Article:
The influence of region on clinical patient characteristics (phenotype) was studied after adjustment for age, gender, and BMI. Four clinical phenotypes were defined according to daytime symptoms (EDS) and characteristics suggestive of insomnia (self-reported sleep duration, sleep latency, diagnosed insomnia, or hypnotic use defined by ATC code N05) as reported previously . ATC code N05 includes antipsychotics, anxiolytics, hypnotics, and sedatives. In brief, the criteria for the subgroups were as follows: (1) EDS (daytime+/nighttime−), (2) EDS/insomnia (daytime+/nighttime+), (3) non-EDS/non-insomnia (daytime−/nighttime−), and (4) insomnia (daytime−/nighttime+). Daytime+ indicates that the patient had daytime sleepiness defined by ESS score > 10 and daytime− that ESS score was ≤ 10. Criteria for nighttime+ included at least one of the following: diagnosis of insomnia, self-reported sleep latency ≥ 30 min, self-reported sleep duration ≤ 6 h, or use of hypnotics defined by ATC code N05. Nighttime− referred to situation where none of the nighttime+ criteria were fulfilled. The scoring methods used for polysomnography (PSG) or level 3 cardiorespiratory polygraphy (PG) have been reported previously [1, 12, 13]. A survey was made among participating centers to evaluate possible differences in standard operating procedures (SOPS) of handling referrals or other factors influencing referral patterns. The survey included four questions: possible mandatory screening of sleepiness before referral, categorical reasons for denying CPAP treatment or referrals to sleep studies and finally, which issues may impact on referral patterns for a sleep study.
Data are presented as mean ± standard deviation or as frequency (%). Comparisons among the groups or phenotypes were performed using ANOVA for continuous variables, or the chi-square tests for categorical variables. Impact of age, gender, body mass index (BMI), current smoking, nocturnal hypoxia (mean oxygen saturation (SaO2)), minimum SaO2, oxygen desaturation index (ODI of 4%), apnea hypopnea index (AHI), and geographical region on prevalence of cardiovascular diseases among clinical presentation phenotypes was analyzed by logistic regression. Statistical analyses were performed using IBM SPSS Statistics 22.0 (Armonk, NY, USA: IBM Corp.). P value < 0.05 was considered statistically significant. All tests were two-sided.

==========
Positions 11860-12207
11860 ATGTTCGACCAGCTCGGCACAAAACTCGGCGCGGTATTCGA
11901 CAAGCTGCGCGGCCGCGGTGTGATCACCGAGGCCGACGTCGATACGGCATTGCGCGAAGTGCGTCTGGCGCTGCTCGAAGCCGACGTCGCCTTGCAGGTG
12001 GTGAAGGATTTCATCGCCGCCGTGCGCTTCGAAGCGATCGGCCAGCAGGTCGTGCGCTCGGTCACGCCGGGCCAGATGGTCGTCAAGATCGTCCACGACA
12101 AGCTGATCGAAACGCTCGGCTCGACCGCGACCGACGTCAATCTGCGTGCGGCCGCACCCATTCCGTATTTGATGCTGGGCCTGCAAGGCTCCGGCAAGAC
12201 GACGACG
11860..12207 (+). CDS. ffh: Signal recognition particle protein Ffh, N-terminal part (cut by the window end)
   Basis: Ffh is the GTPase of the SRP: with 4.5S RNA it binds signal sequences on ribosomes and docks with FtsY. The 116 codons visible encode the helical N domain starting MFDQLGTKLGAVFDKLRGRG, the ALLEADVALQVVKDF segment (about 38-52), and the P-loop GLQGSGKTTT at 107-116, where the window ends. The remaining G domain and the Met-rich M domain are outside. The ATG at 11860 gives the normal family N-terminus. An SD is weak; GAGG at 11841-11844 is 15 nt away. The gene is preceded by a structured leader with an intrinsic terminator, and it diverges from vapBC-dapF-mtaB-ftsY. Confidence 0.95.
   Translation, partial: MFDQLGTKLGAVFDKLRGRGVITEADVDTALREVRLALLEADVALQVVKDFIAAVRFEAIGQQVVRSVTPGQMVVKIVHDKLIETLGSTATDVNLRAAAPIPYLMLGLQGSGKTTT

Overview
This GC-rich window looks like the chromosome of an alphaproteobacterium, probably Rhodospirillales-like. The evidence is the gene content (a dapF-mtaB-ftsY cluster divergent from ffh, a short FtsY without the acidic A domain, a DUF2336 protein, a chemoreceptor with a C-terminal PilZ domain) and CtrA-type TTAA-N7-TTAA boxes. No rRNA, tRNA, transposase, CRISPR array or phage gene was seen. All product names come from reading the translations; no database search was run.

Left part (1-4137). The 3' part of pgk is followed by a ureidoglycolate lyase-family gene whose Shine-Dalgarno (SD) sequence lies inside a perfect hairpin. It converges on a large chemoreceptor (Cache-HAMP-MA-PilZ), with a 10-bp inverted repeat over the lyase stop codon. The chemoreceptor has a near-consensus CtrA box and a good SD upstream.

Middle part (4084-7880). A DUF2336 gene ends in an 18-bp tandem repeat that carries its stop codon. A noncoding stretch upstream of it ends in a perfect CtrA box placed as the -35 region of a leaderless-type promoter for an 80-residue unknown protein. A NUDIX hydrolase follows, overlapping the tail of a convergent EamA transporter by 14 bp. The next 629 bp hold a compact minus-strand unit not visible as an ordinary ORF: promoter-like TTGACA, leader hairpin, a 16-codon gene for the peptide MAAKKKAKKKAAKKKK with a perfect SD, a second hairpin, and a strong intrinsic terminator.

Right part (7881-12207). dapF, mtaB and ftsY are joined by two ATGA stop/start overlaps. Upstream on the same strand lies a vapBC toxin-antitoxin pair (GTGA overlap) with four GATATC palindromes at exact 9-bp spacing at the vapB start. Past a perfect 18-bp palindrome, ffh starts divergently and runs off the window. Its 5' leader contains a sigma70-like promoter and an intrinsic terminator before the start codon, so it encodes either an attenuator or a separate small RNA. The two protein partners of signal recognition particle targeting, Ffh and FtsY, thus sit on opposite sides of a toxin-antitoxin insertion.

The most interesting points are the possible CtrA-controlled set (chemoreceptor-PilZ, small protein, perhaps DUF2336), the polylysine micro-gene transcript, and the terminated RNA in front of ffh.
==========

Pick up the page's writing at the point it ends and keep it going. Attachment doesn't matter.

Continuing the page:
Anthropometric measures, comorbidities, and sleep apnea activity in relation to region and clinical phenotypes
Regional differences were clinically relevant for age (minimum 48 vs. maximum 54 years), BMI (29 vs. 34 kg/m2), and ODI (15 vs. 32/h) (Table 1, Online Resource 1). The highest proportion of females was reported in the North region. The youngest, but most obese and sleepy patients, were found in the West, the most severe OSA in the South and the mildest degree of the disorder in the North region. In addition, the prevalence of the four defined clinical phenotypes varied between the European regions (Table 2, Fig. 2). The insomnia phenotype (alone or together with EDS) was the dominant phenotype in all regions. Isolated insomnia, however, was less common in the West.
Clinical phenotypes differed in terms of comorbidity profile. Sleep apnea appeared to be more severe in the EDS group but less severe among those characterized with insomnia (P < 0.001). Conversely, cardiovascular morbidity was most prevalent among those with insomnia. A metabolic condition and/or a pulmonary disorder was more common in those with EDS combined with insomnia while the highest prevalence of a psychiatric disorder was found in those with insomnia or insomnia with EDS (Table 3, Fig. 3, Online Resource 2). Insomnia and EDS-insomnia phenotypes were more prevalent among women than men (Table 4).
SOPS of handling referrals did not explain regional differences in clinical phenotypes. Seven sites (two in the South, two in the East, two in the Central, and one in the West region) required screening of sleepiness prior sleep study. None of the sites denied CPAP treatment categorically for patients with specific comorbidities. Knowledge of referring physicians, long waiting lists, and public awareness campaigns regarding sleep in media were reported to influence referral patterns in all regions.
Predictors of cardiovascular disease in different phenotypes
When measures of nocturnal hypoxemia, age, gender, BMI, smoking, and geographical region were entered in a logistic regression analysis, higher prevalence of CVD was independently associated with lower nadir SaO2 in the EDS-insomnia and insomnia phenotypes (Table 5). For example, in EDS-insomnia phenotype, a 1% decrease in nadir SaO2 increases the risk of CVD with 1.6%. Accordingly, a 5% lower nadir saturation increases the risk for comorbid CVD by 10.5% ((1.6%)^5). When adding AHI instead of ODI in the logistic regression model, the results remained unchanged (data not shown). Unfortunately, the data on time spent below oxygen saturation of 90% (T < 90%) was only available in a subgroup of 7742 patients (44.6% of total). In this subgroup, T < 90% explained significantly CVD in univariate analysis in all phenotypes but not after adjustments (data not shown). Additional independent risk factors for CVD included age and BMI among all phenotypes, male gender in all groups except the non-EDS non-insomnia type, and current smoking in the EDS phenotype (Table 5). In terms of geographical regions, the East region had the highest risk for CVD across all phenotypes whereas the West was associated with less prevalent CVD.